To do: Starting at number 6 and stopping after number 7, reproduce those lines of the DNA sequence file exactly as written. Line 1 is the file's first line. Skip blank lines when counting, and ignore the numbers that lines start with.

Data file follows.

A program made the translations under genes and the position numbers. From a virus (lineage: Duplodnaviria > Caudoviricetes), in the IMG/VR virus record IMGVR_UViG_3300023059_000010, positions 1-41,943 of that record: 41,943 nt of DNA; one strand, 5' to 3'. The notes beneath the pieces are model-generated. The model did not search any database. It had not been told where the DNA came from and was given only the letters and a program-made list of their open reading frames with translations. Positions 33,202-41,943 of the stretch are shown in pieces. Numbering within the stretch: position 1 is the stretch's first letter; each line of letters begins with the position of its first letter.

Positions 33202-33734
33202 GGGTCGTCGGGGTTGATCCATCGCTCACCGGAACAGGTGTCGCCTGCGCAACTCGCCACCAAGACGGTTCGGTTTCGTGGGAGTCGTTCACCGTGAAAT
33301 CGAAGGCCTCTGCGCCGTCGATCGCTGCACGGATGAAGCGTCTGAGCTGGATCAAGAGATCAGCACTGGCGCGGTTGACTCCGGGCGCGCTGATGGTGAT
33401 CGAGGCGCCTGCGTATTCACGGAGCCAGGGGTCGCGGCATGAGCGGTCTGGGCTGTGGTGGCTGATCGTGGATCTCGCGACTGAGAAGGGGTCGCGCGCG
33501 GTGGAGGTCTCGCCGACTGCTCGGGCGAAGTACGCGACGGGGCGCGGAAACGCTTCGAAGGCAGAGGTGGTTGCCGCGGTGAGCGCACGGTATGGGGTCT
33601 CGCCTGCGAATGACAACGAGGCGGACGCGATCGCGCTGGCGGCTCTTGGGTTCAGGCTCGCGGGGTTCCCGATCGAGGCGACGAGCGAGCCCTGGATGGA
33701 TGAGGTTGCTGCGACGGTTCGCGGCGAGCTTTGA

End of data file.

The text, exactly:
33501 GTGGAGGTCTCGCCGACTGCTCGGGCGAAGTACGCGACGGGGCGCGGAAACGCTTCGAAGGCAGAGGTGGTTGCCGCGGTGAGCGCACGGTATGGGGTCT
33601 CGCCTGCGAATGACAACGAGGCGGACGCGATCGCGCTGGCGGCTCTTGGGTTCAGGCTCGCGGGGTTCCCGATCGAGGCGACGAGCGAGCCCTGGATGGA